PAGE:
Your guide to Open Access publishing and Open Science

How to promote an Open Access Book? Part 3: Publisher’s brand

Author: 2 Comments Share:

Are you, or would you like to become, a book author? Visit our other guides.

I have decided to write another post on choosing a publisher because I think it is an important step and I want to discuss a different aspect that was not included in my previous entry.

An important point commonly overlooked in discussions about academic book publishing is the importance of the publisher’s brand in promoting research. Since the publisher manages peer review and editorial processes, and as the names of reviewers are usually unknown to the public, the publisher’s logo is the main signal of quality (unless you are so well-known that you yourself are a sign of quality).

This is quite an obvious trend in the case of journal publishing. Researchers generally try to submit their work to the best-known journal in their field (those who do not know journals in their field rely on quantitative measures, such as Impact Factor). Although this problem is less present when it comes to publishing books, in my opinion there is a strong tendency to treat works published by established companies as more credible.

The problem is that almost no company has an established position in all fields of academic publishing. Moreover, due to hard competition, publishers try to be innovative and launch interesting book series, which might become well known quite quickly, especially in narrow or new fields. That is why it is always worth doing some research before you choose your publisher – to determine which one is well recognized in your field and offers the relevant publishing opportunities for you. This research has to involve at least the following three stages:

1) Take a quick look at your own bookshelf (do not forget about your digital one) to examine which company has published the books that are most important in your everyday scholarly work.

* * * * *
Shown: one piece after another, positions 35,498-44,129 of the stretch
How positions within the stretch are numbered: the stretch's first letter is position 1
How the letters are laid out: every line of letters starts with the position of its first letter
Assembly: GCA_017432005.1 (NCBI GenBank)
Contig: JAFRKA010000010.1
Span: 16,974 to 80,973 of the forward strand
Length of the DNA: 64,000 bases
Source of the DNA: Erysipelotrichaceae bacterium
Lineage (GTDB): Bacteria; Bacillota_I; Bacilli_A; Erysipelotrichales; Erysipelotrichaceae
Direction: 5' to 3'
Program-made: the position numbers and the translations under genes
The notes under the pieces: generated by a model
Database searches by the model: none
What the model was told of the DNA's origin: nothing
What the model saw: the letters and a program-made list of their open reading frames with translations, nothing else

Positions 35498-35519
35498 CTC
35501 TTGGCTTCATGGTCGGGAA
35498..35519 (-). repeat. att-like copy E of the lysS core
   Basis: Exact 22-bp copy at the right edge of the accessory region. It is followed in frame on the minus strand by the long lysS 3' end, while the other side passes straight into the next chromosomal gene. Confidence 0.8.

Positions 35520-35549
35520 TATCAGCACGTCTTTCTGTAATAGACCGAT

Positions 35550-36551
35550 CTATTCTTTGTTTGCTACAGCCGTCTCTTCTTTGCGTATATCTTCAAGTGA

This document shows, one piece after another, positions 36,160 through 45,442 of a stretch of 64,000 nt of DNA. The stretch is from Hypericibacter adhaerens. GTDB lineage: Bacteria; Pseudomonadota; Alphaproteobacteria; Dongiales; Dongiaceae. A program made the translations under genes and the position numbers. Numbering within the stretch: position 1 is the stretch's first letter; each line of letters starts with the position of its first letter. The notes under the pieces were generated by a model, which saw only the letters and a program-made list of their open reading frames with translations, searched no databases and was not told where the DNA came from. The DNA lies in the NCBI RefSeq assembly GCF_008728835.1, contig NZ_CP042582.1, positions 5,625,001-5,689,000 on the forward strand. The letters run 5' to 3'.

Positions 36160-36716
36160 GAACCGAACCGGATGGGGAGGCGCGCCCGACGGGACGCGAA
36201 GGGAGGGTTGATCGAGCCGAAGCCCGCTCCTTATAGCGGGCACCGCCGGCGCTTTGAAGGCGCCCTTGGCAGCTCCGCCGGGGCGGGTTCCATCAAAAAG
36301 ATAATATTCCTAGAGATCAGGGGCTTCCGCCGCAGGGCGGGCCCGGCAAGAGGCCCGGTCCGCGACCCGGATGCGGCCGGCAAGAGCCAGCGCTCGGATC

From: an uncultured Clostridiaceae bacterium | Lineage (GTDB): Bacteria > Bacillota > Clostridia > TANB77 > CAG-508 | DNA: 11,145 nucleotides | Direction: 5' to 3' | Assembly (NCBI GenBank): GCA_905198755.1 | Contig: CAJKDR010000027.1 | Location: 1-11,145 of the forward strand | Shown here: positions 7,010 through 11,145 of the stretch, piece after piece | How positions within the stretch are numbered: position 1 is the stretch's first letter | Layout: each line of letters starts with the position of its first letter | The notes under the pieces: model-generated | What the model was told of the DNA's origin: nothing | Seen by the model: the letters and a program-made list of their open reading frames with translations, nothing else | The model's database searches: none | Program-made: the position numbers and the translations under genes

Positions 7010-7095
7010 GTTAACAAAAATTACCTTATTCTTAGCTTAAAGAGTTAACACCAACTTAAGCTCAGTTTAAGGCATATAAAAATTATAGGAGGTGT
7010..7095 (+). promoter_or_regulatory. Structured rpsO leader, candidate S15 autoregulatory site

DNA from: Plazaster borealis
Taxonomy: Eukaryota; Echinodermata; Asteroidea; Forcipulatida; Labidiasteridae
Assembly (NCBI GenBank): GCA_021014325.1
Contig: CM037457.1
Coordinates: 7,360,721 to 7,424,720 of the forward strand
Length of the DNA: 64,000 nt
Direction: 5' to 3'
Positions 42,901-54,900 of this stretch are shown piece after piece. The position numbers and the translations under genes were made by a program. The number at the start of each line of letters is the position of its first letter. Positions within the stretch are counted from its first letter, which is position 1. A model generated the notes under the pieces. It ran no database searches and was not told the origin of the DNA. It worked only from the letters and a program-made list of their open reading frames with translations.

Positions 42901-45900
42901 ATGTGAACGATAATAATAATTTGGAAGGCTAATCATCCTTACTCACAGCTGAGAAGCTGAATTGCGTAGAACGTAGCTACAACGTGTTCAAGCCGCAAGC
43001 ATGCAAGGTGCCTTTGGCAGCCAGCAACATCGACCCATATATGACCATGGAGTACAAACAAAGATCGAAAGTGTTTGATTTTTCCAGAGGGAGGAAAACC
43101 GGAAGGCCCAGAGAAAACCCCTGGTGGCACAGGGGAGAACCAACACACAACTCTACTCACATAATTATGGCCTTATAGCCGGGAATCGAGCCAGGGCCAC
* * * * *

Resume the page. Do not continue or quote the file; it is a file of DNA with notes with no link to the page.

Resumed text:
2) Ask your co-workers about the books they have read and about the books they publish. Although remember to follow the advice of Elizabeth Knoll, a senior editor at Harvard University Press: “If your adviser is over 60 or is famous, you should not listen to your adviser about publishing matters. The only people you should listen to for advice are people who are within 10 years of your own age—or me.” People who are more mature do not usually care as much about promotional issues and do not follow recent opportunities.

3) Visit and carefully read the websites of companies that seem to be the most interesting after the two first stages (pay special attention to what they write about peer-review, as well as to the list of editorial board members that are experts in your field, licensing Book Processing Charges, Abstracting & Indexing and other promotional services). Although I do not think that even one bogus company could pass the previous two steps, I would advice you to also search for some opinions on the Internet. There are a lot of scams in publishing nowadays so try to avoid companies that are listed on Jeffrey Beall’s list or those are mentioned on Internet forums as unreliable.

At the very end I have to stress that if you chose your publisher correctly, it means that the editors will reject your work if it is not good enough. Prepare yourself for further work after the submission of your manuscript. If your work is good, but could be better, the reviewers will help you to improve it.

Previous Article

How to promote an Open Access book? Part 4: The Traditional Ways

Next Article

It’s fine. Mine!

You may also like

2 Comments

Leave a Reply

This site uses Akismet to reduce spam. Learn how your comment data is processed.